Baby-Led Weaning: A Year in The Life

At my baby’s six-month checkup about a year ago (hold on, I’ll finish when I stop crying over how big my baby is) I was all geared up to speak to her doctor about starting solids. I couldn’t wait to humble-brag about how I was going to make her all-organic -homemade food in my fancy new blender. Then her pediatrician threw me for a loop when she said:

“You can feed her whatever you’re eating”.

Once I recovered, I clarified that sure, she meant whatever I was eating, but OBVIOUSLY only after it was blended into a disgusting mush . She laughed at my horror and told me that she did indeed mean whole foods, and explained how her gums could actually mash up the food well as long as I didn’t feed her a few restricted foods (nuts, unsliced grapes, popcorn).

Well I was paranoid, so I just fed her some pureed food to start out, but her words stuck with me and I realized I really liked the idea of just feeding her what I eat for a few reasons:

I’m lazy and it doesn’t require making something seperate for the baby.
It helps the baby try a variety of foods and, theoretically be a less picky eater
It develops strong hand-eye coordination.
She learns to chew before swallowing, as opposed to swallowing as soon as the food hits their mouth, which can help prevent choking.

So, as usual, I turned to the all-powerful and all-knowing Google to see what this would look like. I found a bunch of articles on what I now know to be called baby-led weaning, and how it usually works. Here are some of the requirements:

Must be at least six months
Baby needs to be able to sit by him or herself
Must have developed a pincer grasp

…..and some of the rules:

Baby has to feed herself. No one puts food in the baby’s mouth except the baby. This is important for choking purposes. Babies actually have a better sense of how much they can eat than we do. It also teaches them to eat until they are full, instead of overriding that when we try to get them to eat “just one more bite”.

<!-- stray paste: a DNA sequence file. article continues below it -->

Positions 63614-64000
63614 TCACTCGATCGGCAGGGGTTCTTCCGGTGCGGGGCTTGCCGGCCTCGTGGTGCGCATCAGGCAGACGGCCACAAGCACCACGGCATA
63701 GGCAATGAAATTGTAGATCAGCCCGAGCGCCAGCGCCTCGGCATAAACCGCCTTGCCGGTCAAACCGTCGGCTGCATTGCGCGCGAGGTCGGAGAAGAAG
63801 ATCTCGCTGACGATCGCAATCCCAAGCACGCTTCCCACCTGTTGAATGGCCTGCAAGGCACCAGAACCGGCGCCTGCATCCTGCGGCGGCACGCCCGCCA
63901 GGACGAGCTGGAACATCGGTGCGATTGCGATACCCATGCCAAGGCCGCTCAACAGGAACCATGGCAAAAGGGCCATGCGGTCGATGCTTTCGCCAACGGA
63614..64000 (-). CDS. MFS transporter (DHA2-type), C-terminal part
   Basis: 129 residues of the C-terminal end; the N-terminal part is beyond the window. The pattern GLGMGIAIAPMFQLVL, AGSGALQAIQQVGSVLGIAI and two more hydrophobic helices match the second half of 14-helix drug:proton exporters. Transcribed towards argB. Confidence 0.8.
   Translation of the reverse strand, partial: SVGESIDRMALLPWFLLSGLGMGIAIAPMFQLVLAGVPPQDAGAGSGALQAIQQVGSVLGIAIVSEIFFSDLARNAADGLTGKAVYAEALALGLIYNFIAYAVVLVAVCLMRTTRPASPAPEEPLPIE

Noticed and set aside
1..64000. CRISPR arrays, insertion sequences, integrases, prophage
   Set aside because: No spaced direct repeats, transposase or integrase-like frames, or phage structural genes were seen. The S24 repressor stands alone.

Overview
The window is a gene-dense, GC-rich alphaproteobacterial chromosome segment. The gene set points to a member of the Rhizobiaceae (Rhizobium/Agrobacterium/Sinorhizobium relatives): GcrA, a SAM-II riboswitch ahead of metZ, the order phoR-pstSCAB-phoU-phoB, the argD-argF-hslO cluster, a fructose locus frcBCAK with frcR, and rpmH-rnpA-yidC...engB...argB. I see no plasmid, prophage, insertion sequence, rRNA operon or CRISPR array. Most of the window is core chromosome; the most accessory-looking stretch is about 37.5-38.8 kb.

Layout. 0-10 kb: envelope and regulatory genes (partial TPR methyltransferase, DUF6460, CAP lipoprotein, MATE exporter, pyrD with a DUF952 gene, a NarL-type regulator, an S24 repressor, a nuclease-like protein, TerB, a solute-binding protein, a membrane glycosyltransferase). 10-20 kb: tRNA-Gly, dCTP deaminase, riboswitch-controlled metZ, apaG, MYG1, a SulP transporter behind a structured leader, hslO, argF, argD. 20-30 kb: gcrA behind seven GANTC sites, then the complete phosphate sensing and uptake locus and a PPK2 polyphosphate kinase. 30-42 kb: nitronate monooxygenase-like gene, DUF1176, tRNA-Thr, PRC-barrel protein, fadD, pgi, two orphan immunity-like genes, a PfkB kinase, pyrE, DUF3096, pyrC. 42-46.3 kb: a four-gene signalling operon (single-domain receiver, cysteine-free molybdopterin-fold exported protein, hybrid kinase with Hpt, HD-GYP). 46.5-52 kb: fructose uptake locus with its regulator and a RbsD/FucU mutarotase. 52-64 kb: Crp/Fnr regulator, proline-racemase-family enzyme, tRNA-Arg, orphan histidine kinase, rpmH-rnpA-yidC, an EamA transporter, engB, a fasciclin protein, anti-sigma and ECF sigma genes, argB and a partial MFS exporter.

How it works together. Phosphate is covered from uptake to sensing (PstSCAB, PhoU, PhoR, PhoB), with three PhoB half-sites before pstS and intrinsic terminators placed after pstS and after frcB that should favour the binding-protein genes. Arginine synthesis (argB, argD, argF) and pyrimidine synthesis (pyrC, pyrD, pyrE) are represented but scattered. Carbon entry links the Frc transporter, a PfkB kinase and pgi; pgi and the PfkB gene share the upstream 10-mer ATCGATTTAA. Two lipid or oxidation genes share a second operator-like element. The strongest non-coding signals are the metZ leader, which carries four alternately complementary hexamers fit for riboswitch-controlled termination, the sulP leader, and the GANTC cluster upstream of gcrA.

Baby has to eat whatever everyone else is eating. This is so that he learns by example and feels included in meal times.
Nurse or give formula 30-60 minutes before mealtime to make sure this is still the primary source of nutrition until 12 months of age.
Food should be finger sized portions to allow baby to grasp it more easily.

Her first meal with us was chicken, sweet potatoes, and broccoli. She loved it! Granted, she only got about a bite or two into her mouth before the rest was happily tossed on the floor, but still, she did great. Slowly I became more and more comfortable giving her food and experimented with more flavors. She continued to surprise me by developing her own sense of taste and preferences. For example she LOVES rice and beans with a splash of hot sauce, but will not touch pancakes. Some of her favorites include wheat pasta with marinara, broccoli, cheese, apples, mushrooms, and steak. She is less fond of plain bread, muffins, and kale.

Now that we are a year into eating solids, I can definitely say I am a fan of baby led weaning. My daughter eats a huge variety of foods, and has a blast trying new stuff. It’s been such a fun experience for us both! It also helped us identify allergies she had early on, which allowed us to take interventions to keep them from getting to dangerous levels.

Would she have been a rockstar eater had I traditionally weaned her with pureed fruits and veggies? Maybe, but watching your little munchkin learn to eat and ending up with spaghetti coming out of her ears is a pretty fun way to bond and enjoy mealtime together.